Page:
Celtics 103, Lakers 94
As we set up the tent, the house in the distance taunts me.
I can barely take my eyes off it as I pound plastic spikes into the ground with a mallet.
Even worse, it looks dark and empty. So it’s there, and not even being used.
“What’s the matter?” Shannon says, noticing the look on my face.
“What kind of jerkwad compground owner puts his satellite-dish equipped house in the middle of the campground?” I say.
“Maybe the house was here first,” Shannon says.
“Then why build the campground around it?” I say. “Is it just to rub our faces in it? That’s like having a ferris wheel and surrounding it with…people who don’t own ferris wheels.”
Shannon is too tired to get into it.
“It’s 6:30,” she says. To her, this means it’s time for dinner. To me, this means half an hour’s worth of Game 2 is in the can.
“The general store closes at 7,” Shannon says.
Bill’s admonition comes to mind: …apple picking outside DeKalb … barely an hour West… might as well have been rural China. There was a diner there that closed up shop at Two p.m….Two p.m.
“Why don’t you get hot dogs and buns and charcoal and I’ll finish putting up the tent,” Shannon says. “Don’t worry about dessert. I have what we need for smores.”
As the 9-year-old and I wander past the wired house, I scan the windows. Even the silhouette of a television would give me comfort at this point. I feel like a dirty farm peasant trying to catch a glimpse into the King’s horse-drawn carriage.You’ll be lucky to find a picture of a TV set.
Placing hot dogs, buns, and a bag of self-starter charcoal to the counter, I study the stout older woman taking my money. To some degree, I envy her, blithely unaware that the NBA Finals are going on at this very moment. For an instant, I think about how it must be a pleasant way to live – not having your happiness inextricably and perpetually linked to a group of athletes whose success and failure are completely outside your control.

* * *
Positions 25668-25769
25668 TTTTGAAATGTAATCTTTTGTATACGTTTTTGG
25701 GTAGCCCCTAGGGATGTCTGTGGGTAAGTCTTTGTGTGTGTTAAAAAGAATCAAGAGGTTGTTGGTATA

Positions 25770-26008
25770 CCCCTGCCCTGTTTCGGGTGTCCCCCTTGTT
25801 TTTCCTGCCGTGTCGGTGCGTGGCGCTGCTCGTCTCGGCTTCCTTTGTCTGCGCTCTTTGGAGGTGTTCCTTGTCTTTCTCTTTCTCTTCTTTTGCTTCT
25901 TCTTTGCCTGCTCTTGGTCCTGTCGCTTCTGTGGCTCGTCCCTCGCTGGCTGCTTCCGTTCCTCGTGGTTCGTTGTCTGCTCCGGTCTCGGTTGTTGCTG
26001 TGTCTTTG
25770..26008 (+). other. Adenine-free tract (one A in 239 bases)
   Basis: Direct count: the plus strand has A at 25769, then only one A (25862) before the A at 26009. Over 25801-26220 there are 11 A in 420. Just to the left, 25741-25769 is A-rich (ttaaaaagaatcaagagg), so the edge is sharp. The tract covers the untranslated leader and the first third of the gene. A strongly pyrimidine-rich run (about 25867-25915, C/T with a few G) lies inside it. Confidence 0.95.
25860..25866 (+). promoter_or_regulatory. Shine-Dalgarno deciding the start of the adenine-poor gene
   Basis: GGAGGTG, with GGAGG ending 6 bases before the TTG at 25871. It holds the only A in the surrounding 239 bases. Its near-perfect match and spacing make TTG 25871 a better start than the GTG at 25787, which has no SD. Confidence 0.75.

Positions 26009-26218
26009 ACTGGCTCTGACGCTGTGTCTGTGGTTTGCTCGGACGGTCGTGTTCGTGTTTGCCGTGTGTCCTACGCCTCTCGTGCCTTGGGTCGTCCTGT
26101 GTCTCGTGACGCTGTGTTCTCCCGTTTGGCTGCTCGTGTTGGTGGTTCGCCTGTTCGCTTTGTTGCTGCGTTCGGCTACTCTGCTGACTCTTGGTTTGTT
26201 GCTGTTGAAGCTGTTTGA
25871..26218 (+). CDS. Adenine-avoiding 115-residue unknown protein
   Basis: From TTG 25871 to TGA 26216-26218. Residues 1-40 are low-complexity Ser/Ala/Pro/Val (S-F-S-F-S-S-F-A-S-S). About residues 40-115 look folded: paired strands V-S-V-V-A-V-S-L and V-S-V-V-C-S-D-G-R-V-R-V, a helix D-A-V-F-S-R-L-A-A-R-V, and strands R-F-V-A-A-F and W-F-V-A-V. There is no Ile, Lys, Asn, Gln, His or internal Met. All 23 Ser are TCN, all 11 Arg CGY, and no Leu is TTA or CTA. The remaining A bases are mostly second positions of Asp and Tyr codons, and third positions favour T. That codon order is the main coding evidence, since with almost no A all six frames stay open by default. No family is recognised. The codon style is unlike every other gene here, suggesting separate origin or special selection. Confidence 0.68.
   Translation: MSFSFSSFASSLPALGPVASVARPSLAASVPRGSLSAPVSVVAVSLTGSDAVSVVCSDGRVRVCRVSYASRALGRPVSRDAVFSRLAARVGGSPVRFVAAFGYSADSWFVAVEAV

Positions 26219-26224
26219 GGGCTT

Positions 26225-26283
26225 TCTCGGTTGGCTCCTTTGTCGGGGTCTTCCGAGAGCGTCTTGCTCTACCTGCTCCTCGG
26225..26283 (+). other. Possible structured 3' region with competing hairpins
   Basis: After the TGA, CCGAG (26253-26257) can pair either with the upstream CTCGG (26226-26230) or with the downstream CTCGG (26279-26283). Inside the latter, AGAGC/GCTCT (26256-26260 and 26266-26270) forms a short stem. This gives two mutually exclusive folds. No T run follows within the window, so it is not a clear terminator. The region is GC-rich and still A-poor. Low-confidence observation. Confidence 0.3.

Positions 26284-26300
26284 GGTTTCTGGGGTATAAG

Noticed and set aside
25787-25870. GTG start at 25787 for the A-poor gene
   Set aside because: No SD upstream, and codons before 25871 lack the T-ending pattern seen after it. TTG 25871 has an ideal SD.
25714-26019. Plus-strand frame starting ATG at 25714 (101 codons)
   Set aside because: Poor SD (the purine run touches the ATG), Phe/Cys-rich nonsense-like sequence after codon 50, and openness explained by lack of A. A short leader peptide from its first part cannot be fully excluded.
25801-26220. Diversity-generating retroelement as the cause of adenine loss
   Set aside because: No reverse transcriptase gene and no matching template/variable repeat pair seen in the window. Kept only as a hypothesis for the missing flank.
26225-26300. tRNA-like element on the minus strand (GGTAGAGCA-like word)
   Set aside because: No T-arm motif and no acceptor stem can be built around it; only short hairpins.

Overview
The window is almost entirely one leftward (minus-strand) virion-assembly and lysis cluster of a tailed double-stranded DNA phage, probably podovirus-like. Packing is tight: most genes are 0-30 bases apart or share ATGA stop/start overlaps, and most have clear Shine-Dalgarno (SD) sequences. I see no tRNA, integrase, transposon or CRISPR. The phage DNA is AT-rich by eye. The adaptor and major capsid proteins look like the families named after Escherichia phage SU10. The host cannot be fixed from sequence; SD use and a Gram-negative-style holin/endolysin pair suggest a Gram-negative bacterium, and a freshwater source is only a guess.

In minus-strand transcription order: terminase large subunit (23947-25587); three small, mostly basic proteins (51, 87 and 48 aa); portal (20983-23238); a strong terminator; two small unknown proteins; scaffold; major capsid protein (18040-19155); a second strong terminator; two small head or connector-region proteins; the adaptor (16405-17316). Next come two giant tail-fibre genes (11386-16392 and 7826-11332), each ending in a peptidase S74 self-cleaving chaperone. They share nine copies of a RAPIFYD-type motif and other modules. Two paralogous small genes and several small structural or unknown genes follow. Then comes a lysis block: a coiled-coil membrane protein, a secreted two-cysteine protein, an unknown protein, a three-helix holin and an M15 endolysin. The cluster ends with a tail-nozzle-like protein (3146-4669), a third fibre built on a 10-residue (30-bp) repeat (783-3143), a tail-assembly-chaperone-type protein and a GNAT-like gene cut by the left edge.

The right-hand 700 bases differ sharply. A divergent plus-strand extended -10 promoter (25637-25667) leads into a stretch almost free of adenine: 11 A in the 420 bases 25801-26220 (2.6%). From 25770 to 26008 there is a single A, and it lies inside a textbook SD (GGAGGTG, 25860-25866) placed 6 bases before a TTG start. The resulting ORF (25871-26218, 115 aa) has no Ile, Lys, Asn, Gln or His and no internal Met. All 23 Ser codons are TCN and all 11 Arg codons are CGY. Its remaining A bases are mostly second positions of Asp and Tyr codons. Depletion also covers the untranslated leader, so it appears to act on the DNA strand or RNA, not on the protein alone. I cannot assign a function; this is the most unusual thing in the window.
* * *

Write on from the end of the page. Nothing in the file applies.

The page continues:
Must be nice.
“Is there a television
anywhere around here?” I ask.
She grins like she’s heard the question many times before. This makes me both hopeful and scared.
“There’s a little one in the laundry room out back,” she says. “Not sure if it works.”
I feel a slight chill – the idea of not being aware of the operating condition of every television in one’s vicinity is a disturbing notion.
I lead my 9-year-old to the laundry room.
“But I’m hungry
, dad,” he says.
I wave him off.
On a rickety wooden table across from a woman loading up a dryer is a 15-inch TV. There is a cable attached to it. Promising.
I move my finger over the power button, close my eyes, and say a brief prayer to Celtics Founder Walter Brown. A clear, digital color picture of Paul Pierce and Ron Artest fills the screen. My feeling of genuine ecstasy is what I imagine the teenagers set adrift in Jaws II
felt like when the sea helicopter arrived to rescue them.
“Oh, thank God,” I say.
“Can we go eat?” Edwin whines.
“I’ll take you back at the next commercial,” I tell him, not taking my eyes off the screen. The Celts are up 31-22. Awesome.
The next few moments are jarring and surreal. I mean, it’s not quite as dramatic as when Jaws, attracted by the vibration of the rescue helicopter’s rotors, bites one of its pontoons, flips it over, sends a lethal hail of spinning rotor blades across the ocean, and eats the helicopter pilot whole – but it’s not good.There's something about this picture of me at the Badlands
that makes me...uneasy. I can't put my finger on it.
Links: Travelling: Intro / Book Jacket
, Chapter 1: Cribbagegate
, Chapter 2: Two e-mails
, Chapter 3: Pattern
, Chapter 4: Shattered
, Chapter 5: Hilarious Pee
, Chapter 6: Suicide
, Chapter 7/8: Coaching High school, Shark attacks and appetizers
, Chapter 9: June
, Chapter 10: 18 and oh no
, Chapter 11: DNA
, Chapter 12: Peanut Butter Sandwiches
, Chapter 13: Tom Brady and the McGuffin
, Chapter 14: Game 1
, Chapter 15: Who the H is John Havlicek?
, Chapters 16 - 17
, Chapter 18: Game 2: Great White
, Chapter 19: Pickle
Labels: chapter 18, great white, traveling